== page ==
• Cultured Badass: Kirsten, the conductor, and most other members of the Symphony. Even the fifteen-year-old knows how to handle a gun.
  • Dead Guy Junior: Jeevan's son, Frank, is named after his dead brother.
  • Disaster Scavengers: Kirsten and her friend August specialize in this.
  • Everyone Calls Him "Barkeep": A number of characters are known solely by their function. The conductor of the Traveling Symphony prefers to be called "the conductor." One of the viola players changes her name to "Viola." The prophet abandons his given name.
  • Every Scar Has a Story: Survivors tattoo a knife on their forearm whenever they've murdered anyone. A major plot point is that it's nearly impossible to live your whole life in the post-pandemic world without killing.
  • Family of Choice: Not a happy version. Most people - including Jevaan, Kirsten, and Clark - have lost their whole families. Jevaan remarries, Clark forms a genuinely safe community in the airport, and Kirsten joins the Travelling Symphony, but all of them remain marked by their losses.
  • Fatal Method Acting: Arthur Leander dies onstage during a performance of "King Lear."
  • For Want of a Nail: Common, but one example would be the death of Kirsten's brother, Peter, who dies after stepping on a literal nail and some deaths in the airport. He doubles as a Hero of Another Story for how much he protects Kirsten from.
  • Heel–Face Turn: The prophet's youngest recruit shoots him before he can kill Kirsten.
  • Hero of Another Story:
    • Jevaan's brother, Frank, who is paralyzed while a journalist in the Middle East, and who commits suicide days into the outbreak.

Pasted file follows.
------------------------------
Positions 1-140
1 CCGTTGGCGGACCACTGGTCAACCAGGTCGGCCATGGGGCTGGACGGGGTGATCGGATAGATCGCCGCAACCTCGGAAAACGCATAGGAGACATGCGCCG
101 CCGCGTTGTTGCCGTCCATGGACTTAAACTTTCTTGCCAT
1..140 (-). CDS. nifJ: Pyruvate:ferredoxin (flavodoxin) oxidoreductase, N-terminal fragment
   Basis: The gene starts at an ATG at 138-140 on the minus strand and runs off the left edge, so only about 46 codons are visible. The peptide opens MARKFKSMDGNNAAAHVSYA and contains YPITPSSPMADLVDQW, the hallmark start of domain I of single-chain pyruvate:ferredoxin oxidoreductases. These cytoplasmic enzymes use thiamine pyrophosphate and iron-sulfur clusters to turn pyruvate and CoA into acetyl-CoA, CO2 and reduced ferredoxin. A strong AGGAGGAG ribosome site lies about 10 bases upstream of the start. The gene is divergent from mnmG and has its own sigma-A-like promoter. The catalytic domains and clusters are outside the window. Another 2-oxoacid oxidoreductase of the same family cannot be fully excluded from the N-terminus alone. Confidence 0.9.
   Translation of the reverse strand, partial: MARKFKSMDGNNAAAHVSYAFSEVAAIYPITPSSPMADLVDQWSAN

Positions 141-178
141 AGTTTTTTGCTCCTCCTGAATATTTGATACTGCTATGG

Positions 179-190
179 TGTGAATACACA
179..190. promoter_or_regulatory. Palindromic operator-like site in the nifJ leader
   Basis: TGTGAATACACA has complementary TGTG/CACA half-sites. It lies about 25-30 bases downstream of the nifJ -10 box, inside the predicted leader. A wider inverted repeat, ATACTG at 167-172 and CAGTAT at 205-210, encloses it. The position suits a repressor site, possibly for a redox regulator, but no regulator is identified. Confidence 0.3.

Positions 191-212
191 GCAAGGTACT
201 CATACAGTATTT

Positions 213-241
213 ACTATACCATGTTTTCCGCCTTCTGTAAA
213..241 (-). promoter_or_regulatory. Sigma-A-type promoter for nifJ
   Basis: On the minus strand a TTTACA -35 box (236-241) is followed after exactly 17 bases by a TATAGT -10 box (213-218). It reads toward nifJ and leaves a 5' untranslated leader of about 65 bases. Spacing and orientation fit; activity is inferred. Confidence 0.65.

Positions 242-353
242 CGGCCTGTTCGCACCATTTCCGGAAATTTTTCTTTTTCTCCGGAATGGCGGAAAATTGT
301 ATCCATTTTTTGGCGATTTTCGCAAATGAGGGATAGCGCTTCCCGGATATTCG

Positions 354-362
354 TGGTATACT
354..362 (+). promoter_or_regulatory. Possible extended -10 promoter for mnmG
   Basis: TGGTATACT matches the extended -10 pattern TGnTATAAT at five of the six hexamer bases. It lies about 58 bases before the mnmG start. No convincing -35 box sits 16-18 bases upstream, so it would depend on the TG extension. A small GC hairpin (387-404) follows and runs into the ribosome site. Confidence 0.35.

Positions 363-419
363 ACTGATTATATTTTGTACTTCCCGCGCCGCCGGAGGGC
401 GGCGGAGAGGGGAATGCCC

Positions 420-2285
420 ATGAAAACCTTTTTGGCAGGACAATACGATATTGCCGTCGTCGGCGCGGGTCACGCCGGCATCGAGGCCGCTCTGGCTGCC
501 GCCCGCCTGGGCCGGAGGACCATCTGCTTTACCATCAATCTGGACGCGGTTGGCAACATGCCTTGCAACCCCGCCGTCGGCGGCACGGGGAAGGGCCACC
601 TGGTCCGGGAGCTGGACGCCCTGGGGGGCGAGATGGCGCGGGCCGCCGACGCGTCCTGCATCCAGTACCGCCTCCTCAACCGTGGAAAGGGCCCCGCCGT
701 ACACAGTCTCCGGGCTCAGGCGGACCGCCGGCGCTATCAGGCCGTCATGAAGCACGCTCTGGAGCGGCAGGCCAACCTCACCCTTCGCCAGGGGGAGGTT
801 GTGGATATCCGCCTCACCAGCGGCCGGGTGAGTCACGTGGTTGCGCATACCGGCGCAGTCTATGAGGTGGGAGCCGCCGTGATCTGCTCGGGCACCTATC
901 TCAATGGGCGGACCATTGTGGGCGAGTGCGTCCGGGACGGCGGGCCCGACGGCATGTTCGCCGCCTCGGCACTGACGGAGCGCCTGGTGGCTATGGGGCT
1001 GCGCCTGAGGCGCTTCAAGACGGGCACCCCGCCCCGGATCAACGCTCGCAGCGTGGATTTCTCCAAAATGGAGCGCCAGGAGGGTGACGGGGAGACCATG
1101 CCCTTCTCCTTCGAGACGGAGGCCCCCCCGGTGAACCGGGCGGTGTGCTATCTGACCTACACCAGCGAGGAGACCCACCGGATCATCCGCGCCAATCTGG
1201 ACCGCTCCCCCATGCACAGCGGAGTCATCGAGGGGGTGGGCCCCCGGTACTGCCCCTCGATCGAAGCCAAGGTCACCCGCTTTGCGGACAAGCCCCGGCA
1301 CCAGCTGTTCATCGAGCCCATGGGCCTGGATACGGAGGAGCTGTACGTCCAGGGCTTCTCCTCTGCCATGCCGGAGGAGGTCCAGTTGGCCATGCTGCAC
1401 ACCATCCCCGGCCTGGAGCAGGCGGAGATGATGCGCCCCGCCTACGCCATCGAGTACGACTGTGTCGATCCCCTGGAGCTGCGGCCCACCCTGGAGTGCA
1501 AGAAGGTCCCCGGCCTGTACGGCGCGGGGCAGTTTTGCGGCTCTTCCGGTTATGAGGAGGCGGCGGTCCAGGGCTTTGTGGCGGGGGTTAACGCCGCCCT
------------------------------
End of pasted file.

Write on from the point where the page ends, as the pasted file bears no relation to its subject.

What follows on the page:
• Kirsten's brother, Peter, who is The Ghost and protects her in the first year she can't remember, and dies before the story starts.
    • Jevaan's wife and her people, who are co-workers who were on a field trip during the outbreak.
  • Knight Templar: The prophet and his followers, who all believe they were spared from the pandemic because they were chosen by God for some greater purpose. They often kill or exile villagers who refuse to be assimilated into their cult.
  • Light Is Not Good: The prophet has blond hair and refers to himself and his followers as 'the light'. He also tries to force a twelve-year-old into marriage.
  • May–December Romance: Arthur is twelve years older than Miranda.
  • Mundane Object Amazement: The displays in the Museum of Civilization include credit cards, cell phones, stiletto heels, engine blocks, a motorcycle, and newspapers.
  • Noodle Incident:
    • The effects of the Georgia Flu are only vaguely described, other than that it has a very short incubation period and kills very efficiently.
    • It's also stated that riots and gang violence are why Kirsten, Jeevan, and others had to abandon Toronto, but this is never shown in the actual novel.
    • Clarke remembers that the first year in the airport was horrible, but it's never shown nor specified what happened.
    • The hospitals get overrun but it's never shown, and only heard through one oblique phone call with one of Jaaven's friends.